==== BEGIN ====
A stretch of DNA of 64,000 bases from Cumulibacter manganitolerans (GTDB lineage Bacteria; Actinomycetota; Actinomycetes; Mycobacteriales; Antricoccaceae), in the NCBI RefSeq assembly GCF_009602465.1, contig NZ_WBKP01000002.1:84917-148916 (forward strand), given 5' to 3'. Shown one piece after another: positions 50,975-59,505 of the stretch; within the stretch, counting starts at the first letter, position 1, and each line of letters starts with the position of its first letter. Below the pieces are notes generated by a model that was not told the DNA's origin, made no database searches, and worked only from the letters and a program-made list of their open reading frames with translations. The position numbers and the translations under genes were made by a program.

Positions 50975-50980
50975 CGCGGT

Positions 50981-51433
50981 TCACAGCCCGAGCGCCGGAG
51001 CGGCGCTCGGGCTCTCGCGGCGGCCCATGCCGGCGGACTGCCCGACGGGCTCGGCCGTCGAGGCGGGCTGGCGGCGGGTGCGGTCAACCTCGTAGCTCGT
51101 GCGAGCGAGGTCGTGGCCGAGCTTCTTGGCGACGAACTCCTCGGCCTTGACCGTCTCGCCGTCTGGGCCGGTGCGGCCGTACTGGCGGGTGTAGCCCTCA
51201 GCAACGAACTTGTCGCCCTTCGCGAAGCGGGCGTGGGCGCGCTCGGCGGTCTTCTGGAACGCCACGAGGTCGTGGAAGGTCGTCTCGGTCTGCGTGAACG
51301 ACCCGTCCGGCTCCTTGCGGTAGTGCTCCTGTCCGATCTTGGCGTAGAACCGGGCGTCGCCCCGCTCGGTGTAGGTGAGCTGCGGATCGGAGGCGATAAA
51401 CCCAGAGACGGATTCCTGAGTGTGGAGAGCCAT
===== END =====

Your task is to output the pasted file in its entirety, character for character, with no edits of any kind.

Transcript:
A stretch of DNA of 64,000 bases from Cumulibacter manganitolerans (GTDB lineage Bacteria; Actinomycetota; Actinomycetes; Mycobacteriales; Antricoccaceae), in the NCBI RefSeq assembly GCF_009602465.1, contig NZ_WBKP01000002.1:84917-148916 (forward strand), given 5' to 3'. Shown one piece after another: positions 50,975-59,505 of the stretch; within the stretch, counting starts at the first letter, position 1, and each line of letters starts with the position of its first letter. Below the pieces are notes generated by a model that was not told the DNA's origin, made no database searches, and worked only from the letters and a program-made list of their open reading frames with translations. The position numbers and the translations under genes were made by a program.

Positions 50975-50980
50975 CGCGGT

Positions 50981-51433
50981 TCACAGCCCGAGCGCCGGAG
51001 CGGCGCTCGGGCTCTCGCGGCGGCCCATGCCGGCGGACTGCCCGACGGGCTCGGCCGTCGAGGCGGGCTGGCGGCGGGTGCGGTCAACCTCGTAGCTCGT
51101 GCGAGCGAGGTCGTGGCCGAGCTTCTTGGCGACGAACTCCTCGGCCTTGACCGTCTCGCCGTCTGGGCCGGTGCGGCCGTACTGGCGGGTGTAGCCCTCA
51201 GCAACGAACTTGTCGCCCTTCGCGAAGCGGGCGTGGGCGCGCTCGGCGGTCTTCTGGAACGCCACGAGGTCGTGGAAGGTCGTCTCGGTCTGCGTGAACG
51301 ACCCGTCCGGCTCCTTGCGGTAGTGCTCCTGTCCGATCTTGGCGTAGAACCGGGCGTCGCCCCGCTCGGTGTAGGTGAGCTGCGGATCGGAGGCGATAAA
51401 CCCAGAGACGGATTCCTGAGTGTGGAGAGCCAT